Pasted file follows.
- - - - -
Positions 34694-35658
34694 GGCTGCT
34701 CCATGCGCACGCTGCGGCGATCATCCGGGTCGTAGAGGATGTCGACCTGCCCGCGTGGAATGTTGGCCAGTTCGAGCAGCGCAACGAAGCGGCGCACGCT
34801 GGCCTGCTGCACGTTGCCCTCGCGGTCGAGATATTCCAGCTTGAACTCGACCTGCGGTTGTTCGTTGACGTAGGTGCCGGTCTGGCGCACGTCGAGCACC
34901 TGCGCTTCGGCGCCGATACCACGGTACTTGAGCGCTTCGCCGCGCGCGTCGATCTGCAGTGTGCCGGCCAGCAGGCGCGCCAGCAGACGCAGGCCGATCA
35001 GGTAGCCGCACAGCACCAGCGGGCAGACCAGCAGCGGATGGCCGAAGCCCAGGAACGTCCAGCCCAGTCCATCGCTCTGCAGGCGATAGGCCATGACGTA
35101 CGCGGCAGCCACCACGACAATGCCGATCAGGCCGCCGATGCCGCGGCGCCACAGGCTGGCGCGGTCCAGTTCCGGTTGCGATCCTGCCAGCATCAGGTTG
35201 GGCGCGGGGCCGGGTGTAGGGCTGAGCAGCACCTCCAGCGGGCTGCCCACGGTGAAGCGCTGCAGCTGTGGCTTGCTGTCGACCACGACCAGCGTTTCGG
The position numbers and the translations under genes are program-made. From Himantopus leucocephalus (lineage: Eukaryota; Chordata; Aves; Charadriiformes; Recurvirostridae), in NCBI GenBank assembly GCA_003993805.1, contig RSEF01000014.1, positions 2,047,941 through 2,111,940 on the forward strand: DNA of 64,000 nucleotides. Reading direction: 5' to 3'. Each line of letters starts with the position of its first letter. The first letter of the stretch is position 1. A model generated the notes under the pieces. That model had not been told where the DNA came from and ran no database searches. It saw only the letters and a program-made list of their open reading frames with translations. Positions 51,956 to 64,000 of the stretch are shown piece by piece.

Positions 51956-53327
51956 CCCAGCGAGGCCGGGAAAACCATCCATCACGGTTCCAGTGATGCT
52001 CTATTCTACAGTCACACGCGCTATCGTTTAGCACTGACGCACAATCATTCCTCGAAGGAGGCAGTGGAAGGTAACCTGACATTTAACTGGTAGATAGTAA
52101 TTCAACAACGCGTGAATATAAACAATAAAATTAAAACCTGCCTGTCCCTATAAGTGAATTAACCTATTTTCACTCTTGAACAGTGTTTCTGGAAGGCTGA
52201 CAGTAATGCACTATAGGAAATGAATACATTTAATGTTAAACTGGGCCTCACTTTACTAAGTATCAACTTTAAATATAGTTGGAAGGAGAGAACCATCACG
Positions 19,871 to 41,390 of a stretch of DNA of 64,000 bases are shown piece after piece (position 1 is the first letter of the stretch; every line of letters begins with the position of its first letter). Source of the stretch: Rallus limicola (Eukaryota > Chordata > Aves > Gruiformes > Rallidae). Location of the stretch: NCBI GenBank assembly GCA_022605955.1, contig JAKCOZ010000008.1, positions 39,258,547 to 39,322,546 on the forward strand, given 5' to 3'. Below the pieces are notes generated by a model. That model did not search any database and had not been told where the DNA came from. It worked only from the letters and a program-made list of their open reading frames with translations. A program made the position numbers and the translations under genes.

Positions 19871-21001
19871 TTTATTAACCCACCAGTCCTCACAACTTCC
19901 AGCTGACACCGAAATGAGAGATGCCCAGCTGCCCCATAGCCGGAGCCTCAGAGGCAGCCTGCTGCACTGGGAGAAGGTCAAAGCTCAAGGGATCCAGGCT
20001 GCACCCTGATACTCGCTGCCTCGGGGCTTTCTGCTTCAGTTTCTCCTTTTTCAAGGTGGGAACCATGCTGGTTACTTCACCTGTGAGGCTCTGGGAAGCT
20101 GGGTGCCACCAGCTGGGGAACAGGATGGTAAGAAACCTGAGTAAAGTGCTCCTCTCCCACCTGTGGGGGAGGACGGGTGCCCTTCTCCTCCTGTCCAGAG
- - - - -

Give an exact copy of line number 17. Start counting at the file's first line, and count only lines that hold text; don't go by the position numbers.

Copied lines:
19871 TTTATTAACCCACCAGTCCTCACAACTTCC